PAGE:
Aurora’s Zanis recreates crosses for video on Sandy Hook tragedy
By Linda Girardi For The Beacon-News January 29, 2013 1:12PM
A crew films Greg Zanis of Aurora as he writes the names of the victims of the Sandy Hook school shootings in Newtown, Conn., on crosses near his property on Sunday, January 27, 2013. Zanis was participating in a music video for a song written by musician Jim Peterick to serve as a fundraiser and tribute for those affected by the tragedy. | Jeff Cagle~For Sun-Times Media
Updated: March 1, 2013 6:42AM
AURORA — Greg Zanis was gliding a black marker across one of the 26 white crosses when the rain came and began to wash the ink away on a child’s name.
“Everything is identical to the day we were in Newtown — dreary, raining and there was a hill,” he said.
Zanis made the 26 crosses and the Star of David for a fundraising music video for the people of Newtown, Conn. — replicas of the crosses he brought to Newtown on the day after the tragic school shooting in December.
Zanis has traveled the country placing thousands of markers at the sites of murders and tragedies, but this was the first time he ever re-enacted his efforts.
“It’s difficult to put the crosses back up. It’s as though God is crying and his tears are falling from the sky,” Zanis said.
Twenty-five people gathered on the field of his Aurora property last weekend to shoot a music video by artists moved by the Sandy Hook Elementary School mass shooting, brought together by Chicago area rocker Jim Peterik, founding member of Survivor and the Ides of March.
Moved by the media accounts of the innocent victims and teachers who shielded them with their own bodies, Peterik co-wrote the song “Newtown (You’re Not Alone)” with lead singer Marc Scherer.
The song is available for download from iTunes, with all of the proceeds benefiting the United Way Sandy Hook School Support Fund.
While it might have been natural to write a somber, sorrowful ballad, Peterik decided on an upbeat song that “speaks to life even as it confronts the essence of evil and inexplicable violence.”
“I was moved in a way that I wanted to give something back,” Peterik said.
Peterik was collaborating on Scherer’s solo-album when he reached out to a few of his talented friends. He said he had stepped into a convenience store and read the headline in the Chicago Sun-Times that quoted President Barack Obama as saying, “Newtown, you are not alone.”
“I took a photograph of the headline and it really stuck with me,” Peterik said.
“When I was writing the lyrics, it became the focal point of the song. We are basically saying we are all in this together, as one voice saying this has to stop. We have to keep our children and the world safe,” Peterik said.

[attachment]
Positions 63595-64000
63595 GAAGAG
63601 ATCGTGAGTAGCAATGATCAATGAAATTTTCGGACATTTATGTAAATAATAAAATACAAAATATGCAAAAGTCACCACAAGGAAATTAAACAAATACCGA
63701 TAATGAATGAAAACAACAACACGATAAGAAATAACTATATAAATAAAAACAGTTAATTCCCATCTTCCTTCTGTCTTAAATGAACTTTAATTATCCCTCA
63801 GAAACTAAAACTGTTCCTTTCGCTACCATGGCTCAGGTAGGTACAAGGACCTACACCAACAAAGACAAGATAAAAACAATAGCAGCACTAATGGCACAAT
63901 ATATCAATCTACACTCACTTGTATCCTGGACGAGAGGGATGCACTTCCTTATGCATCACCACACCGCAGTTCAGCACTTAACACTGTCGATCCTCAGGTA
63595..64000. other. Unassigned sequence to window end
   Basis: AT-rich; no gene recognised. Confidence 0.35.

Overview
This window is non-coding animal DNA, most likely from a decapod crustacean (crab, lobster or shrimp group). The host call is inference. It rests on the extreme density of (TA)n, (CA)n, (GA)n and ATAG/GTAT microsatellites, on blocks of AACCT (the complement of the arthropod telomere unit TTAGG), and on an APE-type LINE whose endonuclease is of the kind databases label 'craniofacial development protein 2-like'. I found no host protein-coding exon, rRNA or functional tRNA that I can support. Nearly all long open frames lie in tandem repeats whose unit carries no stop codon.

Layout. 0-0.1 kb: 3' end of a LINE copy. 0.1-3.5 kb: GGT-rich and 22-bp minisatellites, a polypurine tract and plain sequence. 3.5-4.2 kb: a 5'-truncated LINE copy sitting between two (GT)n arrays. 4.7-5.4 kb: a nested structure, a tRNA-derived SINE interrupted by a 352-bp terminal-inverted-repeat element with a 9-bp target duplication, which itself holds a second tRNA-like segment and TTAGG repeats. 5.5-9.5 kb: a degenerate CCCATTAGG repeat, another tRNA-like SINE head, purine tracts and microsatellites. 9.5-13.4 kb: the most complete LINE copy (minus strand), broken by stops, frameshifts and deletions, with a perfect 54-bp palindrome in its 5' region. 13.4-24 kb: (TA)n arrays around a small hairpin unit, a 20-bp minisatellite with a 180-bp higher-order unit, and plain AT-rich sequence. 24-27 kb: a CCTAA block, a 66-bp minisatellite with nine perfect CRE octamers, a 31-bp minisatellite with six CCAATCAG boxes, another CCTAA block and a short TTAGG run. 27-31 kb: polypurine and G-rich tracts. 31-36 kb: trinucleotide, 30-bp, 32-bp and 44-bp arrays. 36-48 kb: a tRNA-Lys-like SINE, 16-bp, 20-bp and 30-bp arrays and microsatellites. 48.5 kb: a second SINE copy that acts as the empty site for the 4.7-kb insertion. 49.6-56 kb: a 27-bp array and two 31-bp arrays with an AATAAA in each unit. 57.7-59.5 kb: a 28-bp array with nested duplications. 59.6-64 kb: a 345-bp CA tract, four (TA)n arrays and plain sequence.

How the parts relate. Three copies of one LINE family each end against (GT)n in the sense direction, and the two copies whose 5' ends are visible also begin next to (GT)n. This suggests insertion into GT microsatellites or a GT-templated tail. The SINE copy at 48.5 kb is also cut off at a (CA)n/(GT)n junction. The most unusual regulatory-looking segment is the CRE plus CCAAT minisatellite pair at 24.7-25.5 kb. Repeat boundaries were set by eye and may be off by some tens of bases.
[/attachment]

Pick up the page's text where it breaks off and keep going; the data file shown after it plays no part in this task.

“It is meant to be a song of comfort,” he added.
“Jim is a creative genius,” Scherer said of Peterik, a Grammy Award-winning songwriter and producer. “He has a way of saying he ‘paints a picture from the corners to the middle’ because he has such clear vision of what he wants to hear.”
Scherer, known for his remarkable 4-octave range, said they thought it would be best to have all of the proceeds go to a charity that would do the most good, and they wanted the people of Newtown to know they are not alone and have support from around the world.
Peterik said he was gratified when Zanis took a liking to the song and unexpectedly offered his property for creating part of the footage for the music video.
“This guy has made such a difference,” Peterik said of Zanis.
Videographer Greg Bizzaro, who has collaborated with Peterik on previous projects, spent most of the day capturing Zanis re-creating his actions on the trip to Newtown. Bizzaro said footage will include the painting of the crosses, the placing of a flower and the lighting of a candle near a make-shift memorial.
Bizzaro said what happened in Newtown was unimaginable, and the video’s stark contrast of the 26 white crosses against the dark gray skies was startling even for a veteran videographer.
“It becomes more real,” Bizzaro said.
He said the music video will feature the silhouettes and the hands of eight children who came to Zanis’ home on Sunday and launched dozens of blue balloons into the darkened skies.
Bizzaro said the video will be in black and white — except for the blue balloons. The closing will be a wide shot of the crosses and the lift-off of the balloons, he said.
This is Peterik’s second music video venture in Aurora. Last summer, he shot a video for his song, “Delusional” that featured local teens, for an album with his newest band, Pride of Lions. The video was filmed at the Aurora Public Library’s Eola Road branch.
“On the one hand it is really cool to work again with such professionals but it is conflicting in such tragic conditions,” said 16-year old Maggie Perez, who was singled out for Peterik’s first project in Aurora and also was involved in the Newtown video.
Her friend, Bella Crall, 15, said at the Newtown video shoot, “It breaks my heart to see the markers — I have a younger sister the same age.”
Amy Roth, public relations manager for the Aurora Public Library, suggested Bizzaro contact Zanis when he told her they were producing another music video for the Newtown tragedy.
“I told him how Greg (Zanis) drove the crosses plus one Star of David to Newtown. I suggested this might be a big portion of the video,” Roth said.
“Just thinking of the young lives lost, you can’t help but tear up, but when you see the crosses, it is even more touching,” Roth said.
Zanis has placed crosses locally and in communities across the country, including Columbine High School in Colorado and the movie theater in Aurora, Colo.
Zanis said he originally was reluctant to be part of a music video recreating the placement of the crosses, but he was so impressed by the song’s lyrics that he agreed to be involved.
“It is a song that brings the nation together,” Zanis said.
“It could have been any town.”